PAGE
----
About 26 days after Nigeria commenced vaccination of its citizens against the COVID-19 virus, over 700,000 people have received the first dose of the vaccine.
As of Wednesday evening, 718,412 eligible Nigerians have been vaccinated, according to an update by the National Primary Health Care Development Agency (NPHCDA).
Nigeria commenced COVID-19 vaccination in early March, having received 3.94 million doses of the Oxford-AstraZeneca vaccine through the COVAX facility.
The vaccination started with healthcare workers who are often at the risk of exposure to infections being the first responders to patients.
The country recently received another 300,000 doses of the AstraZeneca COVID-19 vaccines from telecom giant, MTN, as part of the latter’s contribution to Africa.
COVID-19 vaccination has since commenced in all states across the country except for Kogi which is yet to receive doses for the vaccines.
Kogi, which has reported only five cases since the onset of the pandemic, was not supplied with doses of the vaccines.
“This is because their cold store is still under repairs following vandalisation during the EndSARS protest,” the NPHCDA head Faisal Shuaib, said at a briefing.
The agency in a tweet on Monday said Mr Shuaib met with Kogi State Governor, Yahaya Bello, to resolve issues around vaccine storage and provision of security at the Cold Store.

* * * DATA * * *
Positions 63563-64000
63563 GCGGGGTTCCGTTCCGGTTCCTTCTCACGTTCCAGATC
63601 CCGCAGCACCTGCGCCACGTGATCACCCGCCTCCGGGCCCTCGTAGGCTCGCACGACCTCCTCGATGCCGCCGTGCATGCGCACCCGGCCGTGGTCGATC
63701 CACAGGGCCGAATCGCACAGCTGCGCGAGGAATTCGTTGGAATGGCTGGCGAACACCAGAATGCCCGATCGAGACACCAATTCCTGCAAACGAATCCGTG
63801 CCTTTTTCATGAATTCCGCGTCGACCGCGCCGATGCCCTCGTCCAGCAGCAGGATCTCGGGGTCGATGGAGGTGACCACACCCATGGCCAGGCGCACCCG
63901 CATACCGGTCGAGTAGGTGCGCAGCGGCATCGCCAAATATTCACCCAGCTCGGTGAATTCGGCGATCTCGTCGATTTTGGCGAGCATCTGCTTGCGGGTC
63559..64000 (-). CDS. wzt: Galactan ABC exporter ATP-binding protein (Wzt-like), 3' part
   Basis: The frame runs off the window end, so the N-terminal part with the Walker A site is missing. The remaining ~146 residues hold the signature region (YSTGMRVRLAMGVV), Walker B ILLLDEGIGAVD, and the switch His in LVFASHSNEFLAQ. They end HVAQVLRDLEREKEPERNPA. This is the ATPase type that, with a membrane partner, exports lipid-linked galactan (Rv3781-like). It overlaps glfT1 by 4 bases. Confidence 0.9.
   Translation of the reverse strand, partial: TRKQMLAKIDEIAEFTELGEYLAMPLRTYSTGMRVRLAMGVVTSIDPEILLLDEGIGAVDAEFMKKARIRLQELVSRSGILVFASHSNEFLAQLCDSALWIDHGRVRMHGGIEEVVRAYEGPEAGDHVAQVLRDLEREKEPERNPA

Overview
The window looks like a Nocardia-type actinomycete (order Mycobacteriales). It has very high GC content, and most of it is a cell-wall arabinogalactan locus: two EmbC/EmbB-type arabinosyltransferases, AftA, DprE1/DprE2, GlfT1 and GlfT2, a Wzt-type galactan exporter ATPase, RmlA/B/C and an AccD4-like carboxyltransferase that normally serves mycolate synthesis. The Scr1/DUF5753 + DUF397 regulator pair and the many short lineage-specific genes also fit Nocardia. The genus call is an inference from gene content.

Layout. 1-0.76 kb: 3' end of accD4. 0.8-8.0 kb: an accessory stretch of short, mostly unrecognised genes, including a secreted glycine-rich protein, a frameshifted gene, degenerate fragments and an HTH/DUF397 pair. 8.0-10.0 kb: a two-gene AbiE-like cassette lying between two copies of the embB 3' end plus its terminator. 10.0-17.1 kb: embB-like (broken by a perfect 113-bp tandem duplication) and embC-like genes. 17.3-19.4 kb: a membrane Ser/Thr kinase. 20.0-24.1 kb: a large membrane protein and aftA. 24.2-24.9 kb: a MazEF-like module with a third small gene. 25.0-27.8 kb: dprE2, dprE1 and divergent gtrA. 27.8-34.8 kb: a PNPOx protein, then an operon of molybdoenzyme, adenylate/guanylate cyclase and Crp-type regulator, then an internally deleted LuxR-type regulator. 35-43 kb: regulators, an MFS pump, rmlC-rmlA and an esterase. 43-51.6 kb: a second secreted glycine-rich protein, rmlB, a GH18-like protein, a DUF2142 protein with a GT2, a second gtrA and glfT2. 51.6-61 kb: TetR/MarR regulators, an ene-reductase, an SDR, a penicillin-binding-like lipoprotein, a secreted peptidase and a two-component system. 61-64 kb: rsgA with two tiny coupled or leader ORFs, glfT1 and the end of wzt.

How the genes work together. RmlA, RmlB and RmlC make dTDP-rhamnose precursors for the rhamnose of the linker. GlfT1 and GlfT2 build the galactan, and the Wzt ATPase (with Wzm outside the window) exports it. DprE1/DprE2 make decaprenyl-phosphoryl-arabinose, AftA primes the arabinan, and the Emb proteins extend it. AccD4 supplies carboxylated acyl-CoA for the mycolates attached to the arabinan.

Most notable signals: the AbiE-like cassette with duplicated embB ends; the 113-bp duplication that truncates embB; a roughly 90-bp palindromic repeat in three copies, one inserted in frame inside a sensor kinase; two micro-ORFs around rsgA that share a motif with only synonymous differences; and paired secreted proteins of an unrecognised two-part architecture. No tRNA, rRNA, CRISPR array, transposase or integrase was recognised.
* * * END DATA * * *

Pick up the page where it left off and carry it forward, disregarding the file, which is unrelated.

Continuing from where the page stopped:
According to the Wednesday update, Lagos, the epicentre of the disease in Nigeria, has vaccinated 136,356 people; making it the highest in the country.
This is followed by Ogun with 50,870, Kaduna- 46,474, Katsina- 37,819, Bauchi- 33,368 and Kano- 33,258.
The states with the lowest number of vaccinated people are Abia- 697 and Taraba with 1,568 people vaccinated so far
The Nigerian government had announced its plan to vaccinate 109 million people against the COVID-19 virus over a period of two years.
Health authorities said only eligible population from 18 years and above will be vaccinated.
To achieve this, “the vaccine roll-out will be in four phases, starting with health workers, frontline workers, COVID-19 rapid response team, laboratory network, policemen, petrol station workers and strategic leaders,” Mr Shuaib said at a recent briefing.
“Phase 2 – Older adults aged 50 years and above. Those with co-morbidities aged 18 – 49 years of age
“Phase 3 – Those in states/LGAs with high disease burden and who missed phases 1 and 2.
“Phase 4 – Other eligible population as vaccines become available.”
Although there has been controversy over the safety of the Oxford-AstraZeneca COVID-19 vaccines which prompted some countries to suspend its use, Nigeria has chosen to continue the rollout of the vaccines, saying it is safe for use.
The World Health Organisation and European Medicines Agency (EMA) have also declared the vaccine safe.
The Nigerian government also said it has yet to record any serious side effect from taking the vaccine.
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